YouTube has quietly changed its code after several internal metrics, including a video “throttling” label, were leaked via this codebase. The three metrics, which were visible in the code before YouTube made the change, appeared to show scores and labels that determine whether a video would be throttled on the platform.
The leaked metrics surfaced around October 8 and were visible in the code until October 29 when YouTube quietly changed the code and scrubbed these metrics. Before YouTube removed the metrics from the code, YouTubers Bowblax, Nicholars DeOrio, Optimus, and Josh Pescatore managed to do a deep dive on this code and analyzed how they affected over 200 channels.
Not only do their findings suggest that YouTube is using various proprietary internal metrics to suppress YouTubers but they also show that corporate brands, Hollywood stars, and YouTube’s so-called “authoritative sources” are often given preferential ratings.
1. Leaked P-Score
The first metric leaked via this code was YouTube’s P-Score (Preference Score). The P-Score is an internal metric that drives Google Preferred – a brand-safe advertising category that includes the top 5% of content on YouTube.
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According to YouTube, the P-Score is designed to surface the most “engaging and brand-appropriate content on YouTube” for Google Preferred advertisers. Before it was discovered in the code, the P-Score was believed to be a hidden internal metric.
The code revealed that this P-Score was being applied to every YouTube video, regardless of whether it was in Google Preferred. Essentially YouTube was using this internal P-Score to rate how marketable every video is to prospective advertisers.
This P-Score is proprietary which means YouTubers are kept in the dark about how to raise their P-Score. The only information YouTube has released about how this P-Score is calculated is a video from April 2019 which discusses five broad signals that make up the score:
- Popularity (which is driven by watch time)
- Passion (which is based on how engaged an audience is with a channel)
- Protection (which is based on how brand-safe the content is)
- Platform (which highlights content that is watched on large screens)
- Production (which includes content that employs “sophisticated camera work and cinematic technique”)
After this P-Score was discovered in the code, Bowblax, Nicholars DeOrio, Optimus, and Josh Pescatore said that their research suggests that the P-Score is region-based and that YouTube channels generally have a higher P-Score in their home countries.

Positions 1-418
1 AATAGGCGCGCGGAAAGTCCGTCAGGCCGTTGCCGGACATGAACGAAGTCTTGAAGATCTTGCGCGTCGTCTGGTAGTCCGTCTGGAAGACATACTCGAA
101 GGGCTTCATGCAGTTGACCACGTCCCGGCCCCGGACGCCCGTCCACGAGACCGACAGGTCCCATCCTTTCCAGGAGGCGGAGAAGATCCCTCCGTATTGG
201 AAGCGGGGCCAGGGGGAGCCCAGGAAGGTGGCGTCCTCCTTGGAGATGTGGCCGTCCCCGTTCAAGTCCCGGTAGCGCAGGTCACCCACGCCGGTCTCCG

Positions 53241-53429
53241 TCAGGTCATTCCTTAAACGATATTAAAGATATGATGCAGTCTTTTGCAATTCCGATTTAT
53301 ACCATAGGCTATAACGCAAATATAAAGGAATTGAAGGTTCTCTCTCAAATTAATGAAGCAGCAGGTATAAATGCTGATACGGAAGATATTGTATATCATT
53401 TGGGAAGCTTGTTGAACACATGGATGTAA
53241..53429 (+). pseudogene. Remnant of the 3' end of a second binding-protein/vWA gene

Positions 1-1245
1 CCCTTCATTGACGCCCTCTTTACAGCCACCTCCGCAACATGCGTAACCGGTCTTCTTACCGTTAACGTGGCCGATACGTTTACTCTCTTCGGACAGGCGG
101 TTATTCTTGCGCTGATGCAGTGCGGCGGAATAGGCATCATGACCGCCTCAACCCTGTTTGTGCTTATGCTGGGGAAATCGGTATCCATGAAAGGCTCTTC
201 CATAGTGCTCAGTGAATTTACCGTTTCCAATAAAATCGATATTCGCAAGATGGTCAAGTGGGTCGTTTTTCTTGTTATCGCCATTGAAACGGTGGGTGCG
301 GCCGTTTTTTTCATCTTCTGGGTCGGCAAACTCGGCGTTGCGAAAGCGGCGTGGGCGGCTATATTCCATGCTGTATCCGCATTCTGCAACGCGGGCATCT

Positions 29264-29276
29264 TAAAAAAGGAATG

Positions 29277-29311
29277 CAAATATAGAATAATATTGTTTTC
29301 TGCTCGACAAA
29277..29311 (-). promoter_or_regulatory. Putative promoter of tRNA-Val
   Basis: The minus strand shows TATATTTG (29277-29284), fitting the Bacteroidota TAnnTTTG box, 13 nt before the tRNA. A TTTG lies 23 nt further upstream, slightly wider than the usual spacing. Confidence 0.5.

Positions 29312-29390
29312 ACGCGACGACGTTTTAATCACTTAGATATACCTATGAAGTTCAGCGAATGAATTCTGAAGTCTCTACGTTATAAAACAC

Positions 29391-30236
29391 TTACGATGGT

2. Leaked content label rating
Another metric leaked via this code was a content label rating which appears to be a six-tier age rating system.
The research indicates that this content label rating system affects monetization and distribution on YouTube in the following ways:
- Y: Super safe content that’s suitable for all YouTube viewers.
- G: Extremely family-friendly. Likely to get high CPMs and a boost in the “Protection” category which affects P-Score.
- PG: Generally family-friendly. Likely to get great CPMs and a boost in the “Protection” category which affects P-Score.
- Teen: Sometimes family-friendly. Likely to get a good CPMs with some ad limits.
- Mature: Rarely family-friendly. Likely to get lower CPMs if monetized.
- X: Age-restricted by default. Never monetized.
3. Leaked throttling rating
The third leaked metric in the code was code showing a “throttled” and “throttling” rating.
According to the research, there are two types of throttling:
- Brand safety throttling (which appears to limit ads on the video)
- Feature video throttling (which appears to limit video distribution in the algorithm)
4. P-Scores analyzed
Beyond discovering these leaked metrics in the code, Bowblax, Nicholars DeOrio, Optimus, and Josh Pescatore also compiled the P-Scores for over 200 channels.
The results were reflective of what we’ve been seeing on YouTube for some time – corporate brands, Hollywood stars, and “authoritative sources” dominate while the independent YouTubers that have helped grow the site are much lower on the list. Just one actual YouTuber, Linus Tech Tips, made it onto the list of top 10 P-Scores.